10 Heart-Healing Superfoods and Spices
What if the most effective thing you could do to avoid heart disease or even reverse it is not an expensive drug or procedure and comes with no side effects? Would you be interested? And what if, over your lifetime, the very same thing would also protect you from diabetes, common cancers and lower your risk for other chronic illnesses? I’m pretty sure you know where I’m going with this. Simply eating a plant-based diet while restricting or eliminating meat and dairy does all of the above and more. And if you’re asking yourself, “Then what will I eat?” the answer is all the vegetables, fruits, beans, grains, nuts, spices, and seeds you already enjoy in new and exciting recipes that will leave you wanting more! And you can keep many of your favorite dishes made healthier by substituting plant-based ingredients for meat and dairy.
To make this healthy change even more powerful and enjoyable, here are some superfoods that you can eat more of to amp up the benefits and the results for heart health and more.
The old saying “an apple a day keeps the doctor away” turns out to be more accurate than we knew. A recent study found that eating one apple per day had the same effect on preventing death from heart disease as taking a statin drug. Apples are high in fiber, a major factor in protecting heart health, and low in cholesterol, and they have polyphenols known to lower blood pressure. Eating an apple a day will also boost overall health and has none of the side effects of a statin drug, not to mention the cost. Tip: Eat the skin, which is the most nutrient-rich part.
When it comes to the nutritional value in food, color counts! The more colorful, the more beneficial, and berries are a great example for heart and overall health. Blueberries, strawberries, and raspberries are rich in different amounts of heart-protecting antioxidants and phytonutrients, so mix them up and eat fresh or frozen rather than dried.
Just like with berries, the darker green color of your salad greens and those used in cooking like collards or mustards is a good indicator of the protection and disease-fighting properties they contain. Their vitamin K and folate help clean the arteries, and eating a mix of raw and cooked greens can reduce the risk of heart disease by 16 percent and help reverse existing symptoms.
Tomatoes are rich in lycopene which gives them their red color. It is an antioxidant that reduces inflammation that contributes to heart disease, diabetes, and even common cancers. Cooking tomatoes in sauces, stews, or other dishes increases the amount of lycopene they provide. Eating raw tomatoes, according to studies, increases the amount of HDL or “good” cholesterol, contributing to heart health.
Avocados are a source of healthy fat that helps reduce LDL or “bad” cholesterol. They also are a rich source of potassium which produces nitric oxide in the body for healthy arteries, blood pressure, and reduction of heart disease risk.
Beans are one of the most affordable heart-healthy foods, rich in fiber, vitamins, minerals, and many other nutrients. Although all beans offer these benefits, darker colored beans like black beans are the richest in phytochemicals, which promote healthy arteries by helping to reduce plaque and clogged arteries. The folate and magnesium in beans also help lower blood pressure.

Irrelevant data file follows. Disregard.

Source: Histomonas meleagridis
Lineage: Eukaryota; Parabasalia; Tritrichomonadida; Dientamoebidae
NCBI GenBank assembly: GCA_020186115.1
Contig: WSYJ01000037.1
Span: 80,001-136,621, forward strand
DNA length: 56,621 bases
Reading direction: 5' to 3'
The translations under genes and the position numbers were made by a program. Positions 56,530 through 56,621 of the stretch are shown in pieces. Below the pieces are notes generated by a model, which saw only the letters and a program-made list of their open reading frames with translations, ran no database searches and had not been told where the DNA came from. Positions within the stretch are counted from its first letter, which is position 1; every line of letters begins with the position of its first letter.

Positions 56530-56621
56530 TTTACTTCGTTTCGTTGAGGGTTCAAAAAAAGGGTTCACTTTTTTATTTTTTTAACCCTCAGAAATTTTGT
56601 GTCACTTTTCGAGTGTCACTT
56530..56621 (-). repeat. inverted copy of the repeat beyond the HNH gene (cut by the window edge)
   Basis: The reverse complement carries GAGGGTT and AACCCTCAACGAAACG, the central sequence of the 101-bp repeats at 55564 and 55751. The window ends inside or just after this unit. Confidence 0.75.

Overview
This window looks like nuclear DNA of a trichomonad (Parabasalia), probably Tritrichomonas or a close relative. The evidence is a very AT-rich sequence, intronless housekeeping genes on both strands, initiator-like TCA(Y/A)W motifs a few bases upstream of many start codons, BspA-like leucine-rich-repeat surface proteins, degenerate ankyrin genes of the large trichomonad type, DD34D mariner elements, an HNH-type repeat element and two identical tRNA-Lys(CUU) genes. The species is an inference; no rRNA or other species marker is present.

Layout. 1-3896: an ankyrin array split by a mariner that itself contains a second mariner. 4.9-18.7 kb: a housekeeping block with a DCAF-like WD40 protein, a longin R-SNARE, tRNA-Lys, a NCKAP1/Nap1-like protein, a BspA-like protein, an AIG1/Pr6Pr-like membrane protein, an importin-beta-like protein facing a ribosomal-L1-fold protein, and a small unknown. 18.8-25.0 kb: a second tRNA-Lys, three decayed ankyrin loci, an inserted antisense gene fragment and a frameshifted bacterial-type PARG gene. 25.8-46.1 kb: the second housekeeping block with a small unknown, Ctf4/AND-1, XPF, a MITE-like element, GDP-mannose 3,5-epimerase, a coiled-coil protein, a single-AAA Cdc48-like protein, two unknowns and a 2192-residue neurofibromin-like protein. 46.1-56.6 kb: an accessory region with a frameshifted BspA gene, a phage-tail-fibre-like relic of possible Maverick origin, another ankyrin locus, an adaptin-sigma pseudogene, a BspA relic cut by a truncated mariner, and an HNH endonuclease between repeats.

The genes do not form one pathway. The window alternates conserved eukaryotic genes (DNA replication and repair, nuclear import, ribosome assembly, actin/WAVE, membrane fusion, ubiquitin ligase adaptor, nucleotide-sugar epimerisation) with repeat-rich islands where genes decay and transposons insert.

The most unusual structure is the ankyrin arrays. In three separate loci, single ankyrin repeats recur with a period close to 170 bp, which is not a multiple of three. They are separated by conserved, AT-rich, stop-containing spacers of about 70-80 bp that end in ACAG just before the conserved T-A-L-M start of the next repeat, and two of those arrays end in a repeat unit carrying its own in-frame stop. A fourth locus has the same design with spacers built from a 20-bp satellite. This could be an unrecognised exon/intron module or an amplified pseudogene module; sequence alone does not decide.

Garlic has long been known as a health superfood used in cooking and as a medicine for thousands of years. Rather than buying supplements, incorporate this tasty vegetable in your cooking and even raw as an ingredient in smoothies or salads. The allium in garlic and onions has antioxidants, is antibacterial and anti-inflammatory, and promotes healthy aging. It also prevents blood clots, lowers triglycerides, and helps prevent plaque buildup in your arteries.
Just half a teaspoon of cinnamon per day improves blood markers in diabetics. It produces nitric oxide, which reduces blood pressure by dilating the arteries, causing them to widen. Cinnamon has also been shown in studies to reduce triglycerides and LDL or “bad” cholesterol.
The curcumin in turmeric gives it a rich yellow color and is a powerful antioxidant. It helps reduce the risk of heart issues like arrhythmias, hardening of the arteries, and heart failure. It also promotes joint health and reduces inflammation. It is even more effective when combined with black pepper—also heart-healthy—which greatly increases its absorption by the body and strengthens its positive effects.
I saved the most surprising heart-healthy food for last: dark chocolate. Yes, dark chocolate can benefit your heart! Some studies have shown that including high levels of dark chocolate in your diet can reduce your risk of heart disease by 37% and stroke risk by 29%. A note of caution is that it’s the dark chocolate, not the processed sugar or milk in a typical candy bar, that you want. I keep raw cacao powder in my kitchen to make plant-based chocolate sauces or chocolate plant milk with a little maple syrup, monk fruit, stevia, or other low glycemic sweeteners. Check out my chocolate hemp milk recipe in my book!
The secret to protecting your health naturally with whole plant-based foods is knowing what to eat more of, less or none of, and how to make the change delicious and enjoyable. Just start by increasing your “eat more” list, which includes thousands of varieties of vegetables, fruits, nuts, beans, grains, seeds, spices, and herbs, in an unlimited number of recipes to try and enjoy. Salt, processed sugars, and the oils found in most processed foods are in the “eat less” category. And, of course, limit or eliminate meat and dairy. Foods like the ones above are most effective when eaten as part of a varied, plant-strong diet, so their positive effects are enhanced and multiplied. This is our best medicine.